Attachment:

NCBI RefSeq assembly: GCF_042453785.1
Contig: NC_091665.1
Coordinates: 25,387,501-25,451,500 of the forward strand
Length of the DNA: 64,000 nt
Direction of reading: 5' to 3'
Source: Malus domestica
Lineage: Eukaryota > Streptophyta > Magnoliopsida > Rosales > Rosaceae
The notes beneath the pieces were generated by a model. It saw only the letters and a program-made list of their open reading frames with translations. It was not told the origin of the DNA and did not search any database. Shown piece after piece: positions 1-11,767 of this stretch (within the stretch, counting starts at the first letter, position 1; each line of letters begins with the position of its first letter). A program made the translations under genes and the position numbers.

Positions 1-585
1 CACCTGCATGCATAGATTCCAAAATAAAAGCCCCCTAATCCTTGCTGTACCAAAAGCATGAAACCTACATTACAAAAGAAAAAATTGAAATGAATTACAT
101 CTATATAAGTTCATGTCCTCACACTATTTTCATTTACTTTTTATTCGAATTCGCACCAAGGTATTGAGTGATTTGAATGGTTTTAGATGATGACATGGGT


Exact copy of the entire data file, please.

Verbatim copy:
NCBI RefSeq assembly: GCF_042453785.1
Contig: NC_091665.1
Coordinates: 25,387,501-25,451,500 of the forward strand
Length of the DNA: 64,000 nt
Direction of reading: 5' to 3'
Source: Malus domestica
Lineage: Eukaryota > Streptophyta > Magnoliopsida > Rosales > Rosaceae
The notes beneath the pieces were generated by a model. It saw only the letters and a program-made list of their open reading frames with translations. It was not told the origin of the DNA and did not search any database. Shown piece after piece: positions 1-11,767 of this stretch (within the stretch, counting starts at the first letter, position 1; each line of letters begins with the position of its first letter). A program made the translations under genes and the position numbers.

Positions 1-585
1 CACCTGCATGCATAGATTCCAAAATAAAAGCCCCCTAATCCTTGCTGTACCAAAAGCATGAAACCTACATTACAAAAGAAAAAATTGAAATGAATTACAT
101 CTATATAAGTTCATGTCCTCACACTATTTTCATTTACTTTTTATTCGAATTCGCACCAAGGTATTGAGTGATTTGAATGGTTTTAGATGATGACATGGGT